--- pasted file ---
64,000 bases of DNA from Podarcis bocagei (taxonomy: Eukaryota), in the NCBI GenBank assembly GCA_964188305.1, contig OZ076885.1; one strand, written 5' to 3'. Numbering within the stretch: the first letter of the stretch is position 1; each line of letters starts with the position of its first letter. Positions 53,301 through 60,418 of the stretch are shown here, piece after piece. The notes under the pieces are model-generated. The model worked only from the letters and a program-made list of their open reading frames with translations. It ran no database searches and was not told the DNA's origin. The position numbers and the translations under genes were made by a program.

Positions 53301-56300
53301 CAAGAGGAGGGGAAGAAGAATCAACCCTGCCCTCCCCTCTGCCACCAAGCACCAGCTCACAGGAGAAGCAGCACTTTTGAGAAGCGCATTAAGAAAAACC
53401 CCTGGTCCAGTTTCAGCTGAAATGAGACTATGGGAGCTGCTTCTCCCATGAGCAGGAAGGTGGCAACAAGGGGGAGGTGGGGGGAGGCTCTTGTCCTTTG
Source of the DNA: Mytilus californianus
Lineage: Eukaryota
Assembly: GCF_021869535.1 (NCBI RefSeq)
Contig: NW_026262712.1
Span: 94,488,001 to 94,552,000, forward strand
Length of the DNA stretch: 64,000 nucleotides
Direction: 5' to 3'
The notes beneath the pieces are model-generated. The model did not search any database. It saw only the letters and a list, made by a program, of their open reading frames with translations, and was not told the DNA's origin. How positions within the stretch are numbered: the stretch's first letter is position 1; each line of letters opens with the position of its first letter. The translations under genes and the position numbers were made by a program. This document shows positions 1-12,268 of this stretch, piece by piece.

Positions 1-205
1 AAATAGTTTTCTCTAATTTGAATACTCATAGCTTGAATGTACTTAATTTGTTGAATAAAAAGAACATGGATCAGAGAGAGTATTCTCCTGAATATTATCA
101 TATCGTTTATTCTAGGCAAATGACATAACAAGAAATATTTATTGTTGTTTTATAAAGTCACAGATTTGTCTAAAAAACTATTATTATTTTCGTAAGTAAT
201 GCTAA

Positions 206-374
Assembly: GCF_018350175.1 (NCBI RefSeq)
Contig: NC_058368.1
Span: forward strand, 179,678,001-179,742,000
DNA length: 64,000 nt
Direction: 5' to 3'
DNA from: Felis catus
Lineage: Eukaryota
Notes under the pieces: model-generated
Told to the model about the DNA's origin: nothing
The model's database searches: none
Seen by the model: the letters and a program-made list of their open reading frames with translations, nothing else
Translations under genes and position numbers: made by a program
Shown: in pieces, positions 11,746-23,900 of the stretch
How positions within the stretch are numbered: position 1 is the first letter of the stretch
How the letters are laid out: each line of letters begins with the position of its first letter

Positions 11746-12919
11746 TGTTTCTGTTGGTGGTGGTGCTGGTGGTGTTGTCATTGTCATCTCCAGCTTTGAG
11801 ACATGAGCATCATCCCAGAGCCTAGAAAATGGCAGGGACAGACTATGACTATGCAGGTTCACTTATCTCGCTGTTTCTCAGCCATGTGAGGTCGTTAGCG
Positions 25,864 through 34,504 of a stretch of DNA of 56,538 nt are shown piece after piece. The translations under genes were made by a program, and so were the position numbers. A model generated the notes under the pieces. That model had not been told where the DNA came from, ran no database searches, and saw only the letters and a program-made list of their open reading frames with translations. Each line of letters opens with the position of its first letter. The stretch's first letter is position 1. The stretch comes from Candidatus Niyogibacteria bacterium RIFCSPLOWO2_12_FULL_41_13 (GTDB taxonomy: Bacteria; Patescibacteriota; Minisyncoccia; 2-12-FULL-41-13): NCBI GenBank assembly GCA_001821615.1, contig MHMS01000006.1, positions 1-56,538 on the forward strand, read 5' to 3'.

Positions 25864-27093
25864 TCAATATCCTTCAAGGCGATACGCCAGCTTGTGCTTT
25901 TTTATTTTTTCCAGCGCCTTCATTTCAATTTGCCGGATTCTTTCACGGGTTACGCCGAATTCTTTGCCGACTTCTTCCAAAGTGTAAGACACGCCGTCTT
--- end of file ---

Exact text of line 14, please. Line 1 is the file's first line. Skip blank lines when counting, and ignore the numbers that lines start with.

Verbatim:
1 AAATAGTTTTCTCTAATTTGAATACTCATAGCTTGAATGTACTTAATTTGTTGAATAAAAAGAACATGGATCAGAGAGAGTATTCTCCTGAATATTATCA